My book, Show Up For Yourself, was motivated by my desire to reach more people and connect with people who have been searching to find a way to emotionally feel better but didn’t know where to begin or what a process of emotional healing includes or looks like. My book takes readers through my journey of healing and through my journey of healing I share the work I do as a psychotherapist and hypnotherapist to help my clients heal. My book is about self-growth. In my book I share the concept I developed called The Spiral of Healing. The Spiral of Healing has four components feel, heal, love, grow. The spiral is a process of going inward to rise up, and as we are on that spiral, we touch these different levels and layers of feel, heal, grow, and love. Each time we touch a level when we look at a same or similar pain again, we can do so more easily and learn even more about ourselves because we’ve already healed a layer of it. My greatest wish is that it opens windows and doors for people to look inside of themselves and explore their pain in a safe way. What I would love readers to take away from the book is that healing is a journey, it is never too late to begin to heal, and all of us can find the healing we seek when we are willing to be brave enough to look at what has caused us pain.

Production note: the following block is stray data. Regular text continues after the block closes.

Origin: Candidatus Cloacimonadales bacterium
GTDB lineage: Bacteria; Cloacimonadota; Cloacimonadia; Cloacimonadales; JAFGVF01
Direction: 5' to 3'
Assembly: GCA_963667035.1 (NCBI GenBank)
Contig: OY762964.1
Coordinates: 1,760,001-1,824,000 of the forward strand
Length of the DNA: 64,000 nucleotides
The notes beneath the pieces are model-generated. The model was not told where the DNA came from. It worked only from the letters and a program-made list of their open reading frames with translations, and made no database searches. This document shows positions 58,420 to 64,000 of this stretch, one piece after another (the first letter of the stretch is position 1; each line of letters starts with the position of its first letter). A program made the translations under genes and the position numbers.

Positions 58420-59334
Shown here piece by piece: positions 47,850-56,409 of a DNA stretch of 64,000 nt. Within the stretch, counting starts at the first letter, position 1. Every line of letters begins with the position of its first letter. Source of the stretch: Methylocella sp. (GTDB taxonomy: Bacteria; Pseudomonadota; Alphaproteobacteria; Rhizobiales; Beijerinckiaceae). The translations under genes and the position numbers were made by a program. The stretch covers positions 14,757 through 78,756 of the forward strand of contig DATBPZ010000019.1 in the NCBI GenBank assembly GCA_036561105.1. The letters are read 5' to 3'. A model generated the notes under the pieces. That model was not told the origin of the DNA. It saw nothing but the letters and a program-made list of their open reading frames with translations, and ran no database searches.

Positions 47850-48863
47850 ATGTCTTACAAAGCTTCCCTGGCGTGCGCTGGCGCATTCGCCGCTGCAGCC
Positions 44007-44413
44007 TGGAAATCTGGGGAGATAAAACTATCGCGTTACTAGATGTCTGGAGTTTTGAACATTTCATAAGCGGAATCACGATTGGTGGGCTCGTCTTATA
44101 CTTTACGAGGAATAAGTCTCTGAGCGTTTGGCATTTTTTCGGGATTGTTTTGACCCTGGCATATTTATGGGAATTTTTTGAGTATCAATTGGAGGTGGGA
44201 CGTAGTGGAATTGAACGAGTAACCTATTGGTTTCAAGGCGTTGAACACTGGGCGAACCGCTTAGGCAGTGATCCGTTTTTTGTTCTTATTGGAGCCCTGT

As a practitioner with 33 years of experience, what do you believe sets your unique eclectic style of counseling apart, and how does it benefit your clients?